CASEY, Ill. — Prairie breezes are making record-breaking, ethereal music in Casey, home to the world's biggest wind chime.
It stands 55 feet high at the center of a quarter of an acre of flowerbeds and lawns. The longest of five, 8-inch-wide chime pipes reaches 42 feet, and all are struck by a 75-pound, disc-shaped, granite hammer that produces a resonant note so deep it seems to come from everywhere.
"We got recognition from Guinness about three months ago," says one of the wind chime's prime movers, Jim Bolin. "And we will be in the 2013 Guinness Book of World Records."
Bolin always loved the sound of wind chimes, which provided the gentle theme music of lazy childhood summer days in his grandma's backyard. Although he's 47 now, the wind chime sound opens a door to yesterday.
"Kind of like smelling fresh-cut green grass," he adds, smiling.
So when Bolin and his wife, Diane, wanted to do something to that would give their hometown's economy a little tourist boost, a giant wind chime seemed like a sound idea.
Bolin soon discovered that the world's previous biggest, in Michigan, was a mere 23 feet long.
As one of the vice presidents of the family-run firm BEI Pipeline and Tank Maintenance, he knew he could count on talented siblings and employees to make his dream a reality.
Work started three years ago with Bolin doing the initial design by scaling up a wind chime hanging in his own porch. The construction work was finally done Dec. 15, and now the wind chime on family firm-owned land at 109 E. Main St. attracts visitors in droves.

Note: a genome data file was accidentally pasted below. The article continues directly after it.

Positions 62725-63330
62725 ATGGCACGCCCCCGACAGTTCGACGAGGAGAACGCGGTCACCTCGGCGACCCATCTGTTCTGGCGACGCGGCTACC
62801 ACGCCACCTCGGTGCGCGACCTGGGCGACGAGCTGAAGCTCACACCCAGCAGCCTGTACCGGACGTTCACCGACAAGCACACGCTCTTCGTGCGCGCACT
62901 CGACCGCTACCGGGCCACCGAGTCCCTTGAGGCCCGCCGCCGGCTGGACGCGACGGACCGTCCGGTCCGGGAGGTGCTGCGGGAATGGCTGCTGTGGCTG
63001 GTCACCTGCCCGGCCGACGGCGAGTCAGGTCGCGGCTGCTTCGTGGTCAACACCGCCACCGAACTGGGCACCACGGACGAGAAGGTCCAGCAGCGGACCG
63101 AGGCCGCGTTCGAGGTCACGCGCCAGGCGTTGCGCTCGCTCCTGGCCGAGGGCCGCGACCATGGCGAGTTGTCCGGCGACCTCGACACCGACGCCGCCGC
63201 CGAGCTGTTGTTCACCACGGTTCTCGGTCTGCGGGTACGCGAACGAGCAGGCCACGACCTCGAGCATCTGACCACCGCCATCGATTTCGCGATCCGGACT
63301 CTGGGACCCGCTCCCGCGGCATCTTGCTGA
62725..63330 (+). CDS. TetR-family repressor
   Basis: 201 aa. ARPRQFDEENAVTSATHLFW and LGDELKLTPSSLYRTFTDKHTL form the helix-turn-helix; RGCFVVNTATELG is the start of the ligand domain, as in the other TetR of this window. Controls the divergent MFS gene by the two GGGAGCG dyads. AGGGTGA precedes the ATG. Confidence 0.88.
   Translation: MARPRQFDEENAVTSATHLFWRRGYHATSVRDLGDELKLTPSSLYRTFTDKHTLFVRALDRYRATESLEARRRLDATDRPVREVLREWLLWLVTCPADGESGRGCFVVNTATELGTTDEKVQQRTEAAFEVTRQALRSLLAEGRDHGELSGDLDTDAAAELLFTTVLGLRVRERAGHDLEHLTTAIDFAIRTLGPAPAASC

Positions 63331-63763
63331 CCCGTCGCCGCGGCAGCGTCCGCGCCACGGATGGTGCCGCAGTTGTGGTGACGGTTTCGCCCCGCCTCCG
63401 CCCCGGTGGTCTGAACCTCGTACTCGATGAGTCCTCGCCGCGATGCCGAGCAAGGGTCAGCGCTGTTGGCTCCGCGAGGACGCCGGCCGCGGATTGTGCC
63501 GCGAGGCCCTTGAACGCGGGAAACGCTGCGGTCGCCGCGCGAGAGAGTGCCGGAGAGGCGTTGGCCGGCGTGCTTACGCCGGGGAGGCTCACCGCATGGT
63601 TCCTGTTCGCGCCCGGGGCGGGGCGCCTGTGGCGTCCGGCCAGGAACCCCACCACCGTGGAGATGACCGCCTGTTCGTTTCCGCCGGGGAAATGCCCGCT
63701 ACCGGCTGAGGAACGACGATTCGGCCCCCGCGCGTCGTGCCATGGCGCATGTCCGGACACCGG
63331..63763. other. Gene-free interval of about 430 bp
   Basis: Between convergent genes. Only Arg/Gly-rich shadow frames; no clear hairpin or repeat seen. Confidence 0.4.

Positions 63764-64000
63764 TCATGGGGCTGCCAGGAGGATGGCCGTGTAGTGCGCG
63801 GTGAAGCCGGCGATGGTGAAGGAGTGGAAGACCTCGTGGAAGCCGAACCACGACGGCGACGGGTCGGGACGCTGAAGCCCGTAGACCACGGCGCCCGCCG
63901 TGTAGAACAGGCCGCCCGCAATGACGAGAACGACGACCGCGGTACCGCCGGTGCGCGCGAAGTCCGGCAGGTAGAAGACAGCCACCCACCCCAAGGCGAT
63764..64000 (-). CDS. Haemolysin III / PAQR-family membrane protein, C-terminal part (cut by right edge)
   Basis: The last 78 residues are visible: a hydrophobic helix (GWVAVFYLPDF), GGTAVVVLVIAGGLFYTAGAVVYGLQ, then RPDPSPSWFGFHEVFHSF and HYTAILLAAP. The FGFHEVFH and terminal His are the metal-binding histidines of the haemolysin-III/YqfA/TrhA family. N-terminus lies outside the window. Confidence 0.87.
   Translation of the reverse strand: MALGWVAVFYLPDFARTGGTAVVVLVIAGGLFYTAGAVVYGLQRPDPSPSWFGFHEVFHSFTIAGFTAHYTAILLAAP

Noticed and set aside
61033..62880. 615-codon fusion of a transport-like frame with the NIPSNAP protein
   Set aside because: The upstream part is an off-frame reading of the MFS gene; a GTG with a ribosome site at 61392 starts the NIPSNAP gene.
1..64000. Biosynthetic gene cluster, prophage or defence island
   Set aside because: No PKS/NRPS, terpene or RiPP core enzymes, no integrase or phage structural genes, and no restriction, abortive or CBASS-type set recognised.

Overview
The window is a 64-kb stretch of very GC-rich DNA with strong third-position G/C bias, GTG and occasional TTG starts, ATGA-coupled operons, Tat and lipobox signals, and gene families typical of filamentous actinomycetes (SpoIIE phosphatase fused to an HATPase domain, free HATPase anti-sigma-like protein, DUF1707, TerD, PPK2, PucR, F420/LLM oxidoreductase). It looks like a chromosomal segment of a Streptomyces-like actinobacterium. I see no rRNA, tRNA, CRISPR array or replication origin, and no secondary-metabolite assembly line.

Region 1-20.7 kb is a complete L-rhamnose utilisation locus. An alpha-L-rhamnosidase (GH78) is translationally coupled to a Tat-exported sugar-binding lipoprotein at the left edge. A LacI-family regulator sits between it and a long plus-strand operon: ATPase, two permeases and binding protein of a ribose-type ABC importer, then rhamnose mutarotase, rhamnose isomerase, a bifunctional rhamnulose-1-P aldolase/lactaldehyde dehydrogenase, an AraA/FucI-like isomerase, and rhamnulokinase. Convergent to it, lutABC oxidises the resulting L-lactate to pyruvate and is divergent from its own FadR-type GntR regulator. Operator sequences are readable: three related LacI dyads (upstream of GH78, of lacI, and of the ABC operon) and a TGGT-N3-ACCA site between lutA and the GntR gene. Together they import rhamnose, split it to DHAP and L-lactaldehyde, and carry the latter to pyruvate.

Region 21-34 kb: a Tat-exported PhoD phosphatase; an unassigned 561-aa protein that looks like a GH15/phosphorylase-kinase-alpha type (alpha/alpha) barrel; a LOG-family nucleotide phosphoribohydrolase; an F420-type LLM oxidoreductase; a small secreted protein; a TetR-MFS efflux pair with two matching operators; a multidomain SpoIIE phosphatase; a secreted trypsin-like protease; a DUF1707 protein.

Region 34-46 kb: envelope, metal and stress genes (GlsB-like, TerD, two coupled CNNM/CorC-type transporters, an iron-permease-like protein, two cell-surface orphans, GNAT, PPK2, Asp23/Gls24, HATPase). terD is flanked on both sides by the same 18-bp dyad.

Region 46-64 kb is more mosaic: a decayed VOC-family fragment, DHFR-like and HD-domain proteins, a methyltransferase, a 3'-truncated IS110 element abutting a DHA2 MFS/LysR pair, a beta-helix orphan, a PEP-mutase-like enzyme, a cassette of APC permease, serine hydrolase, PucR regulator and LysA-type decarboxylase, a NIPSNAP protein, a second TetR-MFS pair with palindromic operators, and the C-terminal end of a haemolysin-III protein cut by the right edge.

The pipes are polished steel, carefully cut and finished for the best sound. The black tubular frame they hang in contains the Christian fish symbol and the Star of David, and the whole thing is crowned by a structure that appears as a cross when viewed from any direction.
"My mom (Judy Bolin, BEI company president) raised us in church and we are just people of faith," Bolin said.
Bolin and BEI never stopped to count the cost, considering the chimes their gift to the community.
That generosity also includes a next-door café in matching cedar called the Whitling Whimsy, named in honor of Bolin's late grandmother, Letha Whitling. It employs 12 and caters to wind chime visitors with a selection of deli-style sandwiches and fresh-baked desserts — and home-scale wind chimes for sale.
One visitor was Margaret Liebermann, of Terre Haute, Ind. "It's lovely," she said, glancing up at it. "And I'll come back."
Chelsea Crouch, 23, a waitress at the Whitling Whimsy, said the allure of the chimes is spreading far and wide.
"A couple of weeks ago people from Tokyo were here, but I am not sure how they heard about them," she said. "We get a lot of visitors from all over."
Information from: Herald & Review, http://www.herald-review.com